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DHS Using AI to Root Out Fentanyl and Child Exploitation


The Department of Homeland Security (DHS) is planning to initiate artificial intelligence (AI) testing through three pilot projects including identifying fentanyl and addressing child sexual exploitation. Additionally, tests will be conducted in collaboration with the Federal Emergency Management Agency (FEMA), United States Citizenship and Immigration Services (USCIS).

"The use of AI could improve the efficiency and effectiveness of USCIS adjudications, but USCIS's track record is always toward layering on more reviews, not streamlining the existing process, so I'm skeptical that this will do anything but throw up more spurious red flags for adjudicators to have to manually sort through," said David J. Bier, associate director of immigration studies at the Cato Institute.

FEMA plans to utilize artificial intelligence (AI) to assist communities in strategizing and crafting mitigation plans to bolster resilience and reduce potential risks. Meanwhile, USCIS intends to employ AI to enhance the training of immigration officers.

"The unprecedented speed and potential of AI's development and adoption presents both enormous opportunities to advance our mission and risks we must mitigate," said DHS Secretary Alejandro Mayorkas in a Monday announcement. In addition to introducing three pilot projects, the Department of Homeland Security (DHS) unveiled a set of guiding principles in a roadmap to steer its implementation of AI initiatives.

"The use of AI to interdict narcotics and to combat child sex trafficking has merit, but it should used as a tool to augment efforts to secure our borders and prevent the cartels from bringing drugs into the country and exploiting children, said Ira Mehlman, media director at The Federation for American Immigration Reform. "It is not a substitute for real border enforcement," he added.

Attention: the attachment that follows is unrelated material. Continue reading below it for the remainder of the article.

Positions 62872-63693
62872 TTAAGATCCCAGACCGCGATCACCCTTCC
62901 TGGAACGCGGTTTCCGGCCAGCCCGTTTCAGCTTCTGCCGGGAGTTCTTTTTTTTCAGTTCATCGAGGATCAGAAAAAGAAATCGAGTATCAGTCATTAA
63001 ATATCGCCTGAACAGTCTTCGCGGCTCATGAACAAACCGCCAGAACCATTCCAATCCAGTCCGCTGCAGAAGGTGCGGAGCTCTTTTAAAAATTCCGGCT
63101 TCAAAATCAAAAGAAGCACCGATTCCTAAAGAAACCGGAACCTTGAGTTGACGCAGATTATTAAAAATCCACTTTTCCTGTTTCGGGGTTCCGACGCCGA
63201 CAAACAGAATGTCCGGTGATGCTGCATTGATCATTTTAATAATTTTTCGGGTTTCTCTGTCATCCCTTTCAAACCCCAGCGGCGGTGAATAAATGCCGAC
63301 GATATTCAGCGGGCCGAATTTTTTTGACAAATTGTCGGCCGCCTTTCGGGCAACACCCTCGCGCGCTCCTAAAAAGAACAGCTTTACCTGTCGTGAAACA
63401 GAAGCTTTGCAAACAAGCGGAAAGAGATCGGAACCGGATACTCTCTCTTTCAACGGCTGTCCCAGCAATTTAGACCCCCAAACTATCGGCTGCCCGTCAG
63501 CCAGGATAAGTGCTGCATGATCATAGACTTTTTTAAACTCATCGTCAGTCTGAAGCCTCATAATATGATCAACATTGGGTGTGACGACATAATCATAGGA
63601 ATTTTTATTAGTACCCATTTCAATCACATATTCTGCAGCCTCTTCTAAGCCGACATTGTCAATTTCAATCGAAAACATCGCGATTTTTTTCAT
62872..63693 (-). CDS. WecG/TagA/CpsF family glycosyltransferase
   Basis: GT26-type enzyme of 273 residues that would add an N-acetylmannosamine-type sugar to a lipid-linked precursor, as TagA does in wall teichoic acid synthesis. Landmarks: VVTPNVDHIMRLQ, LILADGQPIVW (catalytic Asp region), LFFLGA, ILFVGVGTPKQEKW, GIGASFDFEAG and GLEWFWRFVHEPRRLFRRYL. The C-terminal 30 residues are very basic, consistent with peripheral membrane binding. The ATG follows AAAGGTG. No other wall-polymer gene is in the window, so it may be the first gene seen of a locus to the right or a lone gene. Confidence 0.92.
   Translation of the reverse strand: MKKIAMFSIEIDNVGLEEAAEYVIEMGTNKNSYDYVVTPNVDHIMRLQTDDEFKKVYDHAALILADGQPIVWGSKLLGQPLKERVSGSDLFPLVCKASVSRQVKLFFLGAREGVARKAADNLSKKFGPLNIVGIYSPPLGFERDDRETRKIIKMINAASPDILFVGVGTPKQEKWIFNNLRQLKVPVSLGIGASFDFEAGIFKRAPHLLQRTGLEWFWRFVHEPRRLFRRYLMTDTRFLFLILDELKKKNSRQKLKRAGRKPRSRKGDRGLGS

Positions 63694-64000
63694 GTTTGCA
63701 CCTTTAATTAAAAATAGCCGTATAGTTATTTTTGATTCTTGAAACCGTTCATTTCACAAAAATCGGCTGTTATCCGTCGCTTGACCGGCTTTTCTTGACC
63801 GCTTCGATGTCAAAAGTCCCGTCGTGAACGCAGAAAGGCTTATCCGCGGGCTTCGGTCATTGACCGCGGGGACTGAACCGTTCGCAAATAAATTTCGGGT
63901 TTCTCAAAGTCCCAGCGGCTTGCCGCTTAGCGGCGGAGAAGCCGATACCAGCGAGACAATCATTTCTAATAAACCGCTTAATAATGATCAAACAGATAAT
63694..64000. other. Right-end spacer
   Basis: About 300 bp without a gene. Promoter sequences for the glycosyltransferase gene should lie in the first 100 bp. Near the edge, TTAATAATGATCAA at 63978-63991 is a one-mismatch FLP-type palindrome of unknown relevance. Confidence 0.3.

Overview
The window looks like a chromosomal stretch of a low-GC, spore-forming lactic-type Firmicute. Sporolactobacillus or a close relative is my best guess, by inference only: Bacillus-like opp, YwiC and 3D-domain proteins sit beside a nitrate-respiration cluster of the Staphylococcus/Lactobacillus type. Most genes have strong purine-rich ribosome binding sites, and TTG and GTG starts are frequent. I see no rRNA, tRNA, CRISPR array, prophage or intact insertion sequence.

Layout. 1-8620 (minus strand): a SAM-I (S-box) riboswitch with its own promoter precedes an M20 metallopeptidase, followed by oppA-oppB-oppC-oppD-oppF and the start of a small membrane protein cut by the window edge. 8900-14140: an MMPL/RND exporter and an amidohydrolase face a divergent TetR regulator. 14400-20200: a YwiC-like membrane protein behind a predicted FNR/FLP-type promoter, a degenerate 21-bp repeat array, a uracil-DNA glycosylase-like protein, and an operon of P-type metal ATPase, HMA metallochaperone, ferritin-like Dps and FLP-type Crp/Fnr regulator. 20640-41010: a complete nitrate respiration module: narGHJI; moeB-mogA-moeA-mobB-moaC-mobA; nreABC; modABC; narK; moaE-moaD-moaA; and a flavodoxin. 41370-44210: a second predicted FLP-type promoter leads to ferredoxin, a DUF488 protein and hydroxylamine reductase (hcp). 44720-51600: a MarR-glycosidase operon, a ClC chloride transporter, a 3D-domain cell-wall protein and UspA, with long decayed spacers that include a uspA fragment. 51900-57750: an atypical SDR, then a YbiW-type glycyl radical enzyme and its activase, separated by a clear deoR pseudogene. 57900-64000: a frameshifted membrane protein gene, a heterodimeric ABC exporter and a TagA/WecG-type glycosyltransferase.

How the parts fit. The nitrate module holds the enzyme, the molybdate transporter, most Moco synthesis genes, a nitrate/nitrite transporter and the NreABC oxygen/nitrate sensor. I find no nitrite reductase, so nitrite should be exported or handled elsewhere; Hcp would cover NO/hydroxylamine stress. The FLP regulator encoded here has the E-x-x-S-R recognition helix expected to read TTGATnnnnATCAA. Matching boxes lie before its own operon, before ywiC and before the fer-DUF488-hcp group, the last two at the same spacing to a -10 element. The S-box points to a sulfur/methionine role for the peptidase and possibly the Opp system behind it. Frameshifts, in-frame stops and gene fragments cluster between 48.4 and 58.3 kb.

The plan outlines that the Department of Homeland Security (DHS) must guarantee that its implementation of AI prioritizes the full respect of privacy and civil rights. It emphasizes thorough testing to prevent bias, privacy violations, and other potential risks. Additionally, the roadmap encourages the agency to advance national AI safety and security efforts, such as safeguarding American cyber networks and critical infrastructure.

"In conjunction with policies that deter mass illegal immigration – such as the reinstatement of Remain in Mexico – and preventing large-scale abuse of our asylum system, AI offers another layer of protection and deterrence, but it would have limited effect so long as the current chaos prevails, Mehlman told The Foreign Desk. "AI alone cannot compensate for CBP's manpower being tied up apprehending, processing, and releasing millions of illegal aliens each year," he added.

The plan outlines that the Department of Homeland Security (DHS) will lead in forming robust partnerships with the private sector, local governments, and research institutions. The AI strategy is an extension of DHS's recent announcement to recruit 50 experts in AI technology. The department plans to employ AI models such as OpenAI's ChatGPT to aid in implementing the new tests. Additionally, it has forged partnerships with Anthropic, Meta, Microsoft, Google, and Amazon as it initiates the pilot programs.

Related Story: California Seized Enough Fentanyl Last Year to Kill Entire World ‘Nearly Twice Over’

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